Over 7 months ago, I switched to Obsidian and I love it. Obsidian’s versatility allows it become whatever I need it to be. However, this adaptability comes at the cost of an initial learning curve, which can be daunting for new users. While I can’t setup Obsidian for you, I can at least help with those initial steps by explaining what Obsidian is, and how to navigate around it.
What is Obsidian
On the project’s website, it is referred to as a “second brain”, and summarized with the following statement:
Obsidian is a powerful knowledge base on top of a local folder of plain text Markdown files.
At it’s core, Obsidian is simply a markdown editor for your notes. What shapes Obsidian to be different compared to other markdown editors, is that it was designed, and continues to be developed, around 3 fundamental directions (again, from the projects website):
- Local-first and plain text
- Link as first-class citizen
- Make it super extensible
In a world where nearly everything is hosted in the cloud, this first direction reinstates control and portability over one’s notes. While the user can still choose to utilize the cloud to sync or backup notes, the raw data is still under your control. This directly addresses the main reason why I left Notion.
The second direction is what makes Obsidian stand out from other markdown editors. It’s superb support for easy linking and navigating notes raises Obsidian to the top tier of note taking tools. This also enables the use of alternative note-taking systems, like the Zettelkasten method.
Lastly, the third direction (extensibility) is the dream of any power user, and what allows Obsidian to function however you need it to. It also enables a community to blossom around Obsidian, ensuring it’s future growth and success.
The first thing to know when getting started, is that obsidian notes are organized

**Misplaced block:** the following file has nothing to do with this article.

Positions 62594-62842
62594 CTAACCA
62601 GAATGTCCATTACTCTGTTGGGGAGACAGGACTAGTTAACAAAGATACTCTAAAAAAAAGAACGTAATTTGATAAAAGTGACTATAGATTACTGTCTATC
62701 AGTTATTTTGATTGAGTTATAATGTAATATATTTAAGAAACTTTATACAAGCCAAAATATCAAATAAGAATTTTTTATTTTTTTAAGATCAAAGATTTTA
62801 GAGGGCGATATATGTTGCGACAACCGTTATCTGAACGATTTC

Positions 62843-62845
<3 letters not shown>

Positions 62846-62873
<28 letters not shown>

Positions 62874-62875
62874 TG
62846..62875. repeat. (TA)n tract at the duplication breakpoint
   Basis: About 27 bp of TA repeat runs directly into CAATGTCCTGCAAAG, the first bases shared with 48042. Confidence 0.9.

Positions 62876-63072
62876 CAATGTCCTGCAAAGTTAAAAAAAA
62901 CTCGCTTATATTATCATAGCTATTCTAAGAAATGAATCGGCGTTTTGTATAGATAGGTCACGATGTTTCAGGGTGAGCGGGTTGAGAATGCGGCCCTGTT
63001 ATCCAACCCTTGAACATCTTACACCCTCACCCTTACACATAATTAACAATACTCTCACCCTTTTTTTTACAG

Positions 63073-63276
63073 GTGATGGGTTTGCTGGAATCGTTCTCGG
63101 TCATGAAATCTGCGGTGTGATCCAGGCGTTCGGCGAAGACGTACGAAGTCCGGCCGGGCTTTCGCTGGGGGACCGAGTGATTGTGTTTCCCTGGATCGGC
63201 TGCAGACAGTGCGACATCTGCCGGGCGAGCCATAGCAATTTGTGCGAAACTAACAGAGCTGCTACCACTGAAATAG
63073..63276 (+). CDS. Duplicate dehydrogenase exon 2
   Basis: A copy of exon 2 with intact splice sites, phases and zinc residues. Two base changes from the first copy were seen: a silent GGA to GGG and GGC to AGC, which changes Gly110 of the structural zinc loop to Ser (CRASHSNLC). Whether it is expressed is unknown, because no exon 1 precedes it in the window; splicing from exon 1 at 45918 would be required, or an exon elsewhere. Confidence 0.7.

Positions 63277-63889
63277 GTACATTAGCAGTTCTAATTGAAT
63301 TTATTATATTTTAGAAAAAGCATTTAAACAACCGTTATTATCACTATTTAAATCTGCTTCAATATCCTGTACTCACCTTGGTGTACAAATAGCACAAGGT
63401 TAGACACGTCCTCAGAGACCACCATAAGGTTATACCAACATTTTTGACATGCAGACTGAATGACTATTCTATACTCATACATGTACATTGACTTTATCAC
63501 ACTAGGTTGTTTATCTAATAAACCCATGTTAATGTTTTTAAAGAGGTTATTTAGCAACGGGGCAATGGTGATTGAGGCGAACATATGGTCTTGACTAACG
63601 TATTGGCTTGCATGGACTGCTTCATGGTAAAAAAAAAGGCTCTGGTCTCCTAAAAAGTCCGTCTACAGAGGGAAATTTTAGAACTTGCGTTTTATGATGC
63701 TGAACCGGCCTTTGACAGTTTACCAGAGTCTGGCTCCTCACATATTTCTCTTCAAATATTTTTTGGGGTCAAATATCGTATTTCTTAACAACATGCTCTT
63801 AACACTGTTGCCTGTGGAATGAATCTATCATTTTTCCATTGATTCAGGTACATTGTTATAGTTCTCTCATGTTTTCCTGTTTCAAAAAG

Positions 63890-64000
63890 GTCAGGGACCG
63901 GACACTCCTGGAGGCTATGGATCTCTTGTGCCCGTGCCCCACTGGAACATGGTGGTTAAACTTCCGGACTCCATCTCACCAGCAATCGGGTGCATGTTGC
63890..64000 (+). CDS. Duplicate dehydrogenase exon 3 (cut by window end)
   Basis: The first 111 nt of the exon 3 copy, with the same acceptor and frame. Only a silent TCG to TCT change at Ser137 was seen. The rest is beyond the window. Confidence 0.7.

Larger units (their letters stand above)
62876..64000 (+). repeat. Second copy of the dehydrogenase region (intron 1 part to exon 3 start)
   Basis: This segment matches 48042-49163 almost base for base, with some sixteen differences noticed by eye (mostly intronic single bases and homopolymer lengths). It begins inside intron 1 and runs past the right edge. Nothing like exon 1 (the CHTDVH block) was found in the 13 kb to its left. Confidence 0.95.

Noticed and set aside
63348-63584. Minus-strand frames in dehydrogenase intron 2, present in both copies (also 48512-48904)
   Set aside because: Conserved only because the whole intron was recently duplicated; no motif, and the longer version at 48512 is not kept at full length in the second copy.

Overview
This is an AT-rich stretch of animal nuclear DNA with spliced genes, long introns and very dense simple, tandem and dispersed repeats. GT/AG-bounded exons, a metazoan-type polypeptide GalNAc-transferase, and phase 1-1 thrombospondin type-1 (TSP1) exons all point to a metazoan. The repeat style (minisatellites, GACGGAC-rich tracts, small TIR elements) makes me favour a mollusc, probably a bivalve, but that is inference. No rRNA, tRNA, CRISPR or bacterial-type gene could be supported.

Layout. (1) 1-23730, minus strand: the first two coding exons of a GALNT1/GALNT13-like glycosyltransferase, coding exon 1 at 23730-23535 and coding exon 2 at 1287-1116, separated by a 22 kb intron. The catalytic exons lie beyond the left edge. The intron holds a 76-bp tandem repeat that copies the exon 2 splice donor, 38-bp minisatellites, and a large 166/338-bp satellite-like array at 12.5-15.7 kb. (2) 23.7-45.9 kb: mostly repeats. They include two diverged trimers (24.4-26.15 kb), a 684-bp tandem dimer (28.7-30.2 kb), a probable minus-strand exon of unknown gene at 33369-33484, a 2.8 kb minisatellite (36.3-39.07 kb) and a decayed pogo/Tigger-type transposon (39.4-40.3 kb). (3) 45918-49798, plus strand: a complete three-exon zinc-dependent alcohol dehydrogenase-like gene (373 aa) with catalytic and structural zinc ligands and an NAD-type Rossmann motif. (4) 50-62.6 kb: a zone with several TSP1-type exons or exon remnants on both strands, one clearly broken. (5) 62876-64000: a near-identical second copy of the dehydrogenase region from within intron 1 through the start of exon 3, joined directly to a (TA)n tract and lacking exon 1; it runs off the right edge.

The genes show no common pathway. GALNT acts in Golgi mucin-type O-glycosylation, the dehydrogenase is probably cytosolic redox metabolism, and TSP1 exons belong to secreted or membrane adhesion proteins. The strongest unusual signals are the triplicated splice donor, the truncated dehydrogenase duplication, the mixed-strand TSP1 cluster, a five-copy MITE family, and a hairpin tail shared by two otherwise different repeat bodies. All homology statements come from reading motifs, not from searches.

into something called
vaults. This is a collection of files and folders that
make up an obsidian notebook. Multiple vaults can be defined, and the user can
switch between each vault as they wish.
When starting Obsidian for the first time, you will be prompted to define a vault location.
After creating a vault, you can start writing note files. Notes are written in
markdown, which is easy to learn, but very
powerful. It is a plaintext file that supports formatting with
simple markup syntax. For example italic (
~~strikethrough~~) are all
supported. Beyond that, features like web-links (
and full code blocks(
`code`), quote blocks (
>This is my quoted text),
and internal links (more on this next) are also supported.
Using markdown means that all the notes/data, are in a human-readable and very transferrable format. If you want to read them without using obsidian, you still can by using any other markdown reader (of which there are many), or by simply looking at the raw file. If you decide to switch applications to manage your notes, markdown will be easy to transfer/convert to whatever new system you want.
Obsidian is built on the concept of connecting everything using links. This is
done using the syntax
[[note name]], or
[[note name|link text]]. A few
things to know about Obsidian links:
- You only have to use the name of the note to link, and not the absolute/relative path to it. Obsidian will keep track of where the files actually located. You just worry about connecting everything.
- Links don’t have to point to a page that is already created. If you click a link to a page that doesn’t exist yet, it will create that note in your default folder. Obsidian does keep track of all connections between notes, even if the page isn’t created yet. If that note is ever instantiated, it will already have all of the previous back-links to it already setup.
Speaking of back-links….
When you link to something, that connection is created bi-directionaly. For any given note, you can open up the side pane and see every time another note has linked to the current one.
Combined with something like the ‘Daily notes’ plugin, this is very useful.